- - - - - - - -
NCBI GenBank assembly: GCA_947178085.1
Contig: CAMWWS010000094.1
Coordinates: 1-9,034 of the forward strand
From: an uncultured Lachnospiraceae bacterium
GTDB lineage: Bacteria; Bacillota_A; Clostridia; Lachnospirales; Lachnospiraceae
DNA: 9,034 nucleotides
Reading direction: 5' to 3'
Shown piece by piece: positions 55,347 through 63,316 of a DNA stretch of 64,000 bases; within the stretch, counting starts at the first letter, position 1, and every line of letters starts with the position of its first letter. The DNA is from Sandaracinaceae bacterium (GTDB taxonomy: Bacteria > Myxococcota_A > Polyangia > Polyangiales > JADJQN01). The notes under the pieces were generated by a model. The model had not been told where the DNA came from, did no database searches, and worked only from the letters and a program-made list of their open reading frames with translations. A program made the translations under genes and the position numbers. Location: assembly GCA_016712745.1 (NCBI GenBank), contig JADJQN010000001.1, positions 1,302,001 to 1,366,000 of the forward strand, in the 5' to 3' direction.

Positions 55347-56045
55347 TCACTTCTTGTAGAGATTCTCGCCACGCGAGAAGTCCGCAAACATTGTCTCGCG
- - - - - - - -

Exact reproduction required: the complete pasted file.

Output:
NCBI GenBank assembly: GCA_947178085.1
Contig: CAMWWS010000094.1
Coordinates: 1-9,034 of the forward strand
From: an uncultured Lachnospiraceae bacterium
GTDB lineage: Bacteria; Bacillota_A; Clostridia; Lachnospirales; Lachnospiraceae
DNA: 9,034 nucleotides
Reading direction: 5' to 3'
Shown piece by piece: positions 55,347 through 63,316 of a DNA stretch of 64,000 bases; within the stretch, counting starts at the first letter, position 1, and every line of letters starts with the position of its first letter. The DNA is from Sandaracinaceae bacterium (GTDB taxonomy: Bacteria > Myxococcota_A > Polyangia > Polyangiales > JADJQN01). The notes under the pieces were generated by a model. The model had not been told where the DNA came from, did no database searches, and worked only from the letters and a program-made list of their open reading frames with translations. A program made the translations under genes and the position numbers. Location: assembly GCA_016712745.1 (NCBI GenBank), contig JADJQN010000001.1, positions 1,302,001 to 1,366,000 of the forward strand, in the 5' to 3' direction.

Positions 55347-56045
55347 TCACTTCTTGTAGAGATTCTCGCCACGCGAGAAGTCCGCAAACATTGTCTCGCG